Why Take

My Vitamins?

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Why Take My Vitamins

Tired all the time? Lacking energy? You may not be meeting your body’s requirements for vitamins and minerals. Dialysis patients are at a higher risk for vitamin and mineral deficiencies than the general population. This is because of diet restrictions as well as the actual dialysis treatment itself. Because your diet is restricted, you may not be able to replenish your vitamins and minerals the way you used to. Additionally, the dialysis treatment will lower the amounts of vitamins and minerals in your body.

Vitamins and minerals are important because they contribute to such biological functions as supporting your metabolism, helping to protect against stress and disease, enhancing iron absorption, and aiding in red blood cell development. Minerals, in particular zinc, can also help to improve taste acuity, wound healing and sexual function.

Recently, there have been discussions regarding the benefits of methylcobalamin (MeCbl) vs cyanocobalamin (Cbl). On the surface, it appears that methylcobalamin would be the better option over cyanocobalamin, particularly because of the trace amounts of cyanide in Cbl. When delving deeper into the issue and reading the available literature, it appears the Cbl actually is the better choice over MeCbl. While it is true that there are trace amounts of cyanide in Cbl, the same amounts can be found in everyday foods that we eat, such as broccoli, spinach, almonds and even lima beans.

“A 1000 microgram pill of the vitamin B12 supplement cyanocobalamin contains 20 micrograms of cyanide, and according to dietitian Jack Norris, “the amount of cyanide in cyanocobalamin is considered to be physiologically insignificant.” That’s micrograms, versus milligrams. There are 1000 micrograms in a milligram, which puts the amount of cyanide in a typical B12 supplement well below toxic levels.1 There are 6 micrograms of cyanocobalamin in our renal vitamins. This translates to .12 micrograms of cyanide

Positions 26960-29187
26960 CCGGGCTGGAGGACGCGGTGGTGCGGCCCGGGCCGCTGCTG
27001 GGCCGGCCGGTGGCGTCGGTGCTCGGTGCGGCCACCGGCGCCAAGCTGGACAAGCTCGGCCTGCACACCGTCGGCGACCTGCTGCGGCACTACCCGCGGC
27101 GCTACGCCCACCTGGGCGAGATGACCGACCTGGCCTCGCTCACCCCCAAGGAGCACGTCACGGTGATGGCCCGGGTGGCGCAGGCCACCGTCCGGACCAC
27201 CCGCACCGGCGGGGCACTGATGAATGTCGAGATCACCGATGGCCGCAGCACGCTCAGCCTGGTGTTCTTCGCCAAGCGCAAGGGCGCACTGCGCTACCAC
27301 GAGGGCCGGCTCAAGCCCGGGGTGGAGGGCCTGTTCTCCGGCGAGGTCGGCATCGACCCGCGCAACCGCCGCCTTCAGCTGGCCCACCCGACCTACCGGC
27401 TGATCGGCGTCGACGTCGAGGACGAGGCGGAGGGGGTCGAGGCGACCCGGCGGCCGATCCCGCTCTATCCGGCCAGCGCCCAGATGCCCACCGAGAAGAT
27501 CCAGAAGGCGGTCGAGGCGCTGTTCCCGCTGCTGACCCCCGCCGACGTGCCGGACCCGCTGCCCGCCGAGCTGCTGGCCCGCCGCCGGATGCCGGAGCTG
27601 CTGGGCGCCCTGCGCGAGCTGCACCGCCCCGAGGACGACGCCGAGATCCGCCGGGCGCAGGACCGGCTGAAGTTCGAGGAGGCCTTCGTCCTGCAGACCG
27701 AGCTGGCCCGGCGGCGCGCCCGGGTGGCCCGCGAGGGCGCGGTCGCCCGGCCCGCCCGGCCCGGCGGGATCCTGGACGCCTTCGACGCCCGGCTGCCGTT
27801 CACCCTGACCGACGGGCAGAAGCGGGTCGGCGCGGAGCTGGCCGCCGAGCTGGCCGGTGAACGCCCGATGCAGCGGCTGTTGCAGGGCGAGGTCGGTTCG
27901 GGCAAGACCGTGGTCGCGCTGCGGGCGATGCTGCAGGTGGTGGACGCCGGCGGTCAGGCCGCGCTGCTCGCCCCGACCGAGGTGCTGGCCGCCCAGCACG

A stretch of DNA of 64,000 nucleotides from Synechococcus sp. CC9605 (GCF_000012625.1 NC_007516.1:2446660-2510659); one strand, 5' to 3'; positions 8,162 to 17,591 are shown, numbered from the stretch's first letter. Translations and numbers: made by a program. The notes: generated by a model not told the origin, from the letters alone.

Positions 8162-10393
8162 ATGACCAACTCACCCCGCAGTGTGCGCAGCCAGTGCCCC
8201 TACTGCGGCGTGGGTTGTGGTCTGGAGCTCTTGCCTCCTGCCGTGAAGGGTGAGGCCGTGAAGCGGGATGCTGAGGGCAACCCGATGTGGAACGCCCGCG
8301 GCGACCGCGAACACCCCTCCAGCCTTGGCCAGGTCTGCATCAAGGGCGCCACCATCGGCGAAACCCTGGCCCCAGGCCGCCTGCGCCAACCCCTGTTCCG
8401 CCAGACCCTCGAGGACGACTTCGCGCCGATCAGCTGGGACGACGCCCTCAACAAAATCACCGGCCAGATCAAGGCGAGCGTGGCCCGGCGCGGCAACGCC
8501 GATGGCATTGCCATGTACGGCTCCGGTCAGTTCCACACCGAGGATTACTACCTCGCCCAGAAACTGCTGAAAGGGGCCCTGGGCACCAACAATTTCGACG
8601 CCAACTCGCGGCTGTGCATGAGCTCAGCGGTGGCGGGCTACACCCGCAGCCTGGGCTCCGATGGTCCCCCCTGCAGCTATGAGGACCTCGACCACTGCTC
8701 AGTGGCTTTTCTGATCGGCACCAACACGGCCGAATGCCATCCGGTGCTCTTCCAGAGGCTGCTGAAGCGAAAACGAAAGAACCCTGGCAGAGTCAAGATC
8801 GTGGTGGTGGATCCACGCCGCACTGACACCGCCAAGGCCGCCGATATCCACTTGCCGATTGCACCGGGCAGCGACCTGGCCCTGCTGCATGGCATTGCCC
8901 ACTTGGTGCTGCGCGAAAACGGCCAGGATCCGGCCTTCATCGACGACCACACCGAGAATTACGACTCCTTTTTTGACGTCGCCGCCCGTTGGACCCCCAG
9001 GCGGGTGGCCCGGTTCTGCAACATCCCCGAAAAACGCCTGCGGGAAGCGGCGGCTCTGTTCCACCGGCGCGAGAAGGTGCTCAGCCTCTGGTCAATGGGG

Critics also state that because Cbl is converted to MeCbl, it is not an efficient way to supplement cobalamin. What is not stated is that Cbl is also converted to adenosylcobalamin (AdCbl). Why is this important? Having a deficiency of AdCbl can disturb the carbohydrate, fat and amino-acid metabolism. This disturbance interferes with the formation of myelin which is essential for the proper functioning of the nervous system. 2

The fact is cyanocobalamin has been used in vitamin/mineral supplements for decades with no toxic effects from cyanide.

NephPlex® Rx , Vital-D® Rx , RenaPlex®-D and RenaPlex® can help to prevent vitamin and mineral deficiencies. All products are specifically formulated to meet the needs of the renal patient. Taking generic, over-the-counter vitamins and minerals should be avoided because they may contain amounts that are not good for your health. Keep in mind that too much vitamin C may also be harmful to your health. Remember to always consult your doctor or dietitian prior to purchasing any multivitamin.

Vitamins / Minerals

NephPlex® Rx Vital-D® Rx RenaPlex®-D RenaPlex®
(prescription only) (prescription only) (mail order only) (mail order only)
Thiamine (B1) 1.5 mg 1.5 mg 1.5 mg 1.5 mg
Riboflavin (B2) 1.7 mg 1.7 mg 1.7 mg 1.7 mg
Niacin (B3) 20 mg 20 mg 20 mg 20 mg
Pantothenic Acid (B5) 10 mg 10 mg 10 mg 10 mg
Pyridoxine (B6) 10 mg 10 mg 10 mg 10 mg
Biotin (B7) 300 mcg 300 mcg 300 mcg 300 mcg
Folic Acid (B9) 1 mg 1 mg 800 mcg 800 mcg
Cobalamin (B12) 6 mcg 6 mcg 6 mcg 6 mcg
Vitamin A 0 0 0 0
Vitamin C 60 mg 60 mg 60 mg 60 mg
Vitamin D3 0 2000 IU 2000 IU 0
Vitamin E 0 35 IU 35 IU 0
Vitamin K 0 0 0 0
Selenium 0 70 mcg 70 mcg 0
Zinc 12.5 mg 12.5 mg 12.5 mg 12.5 mg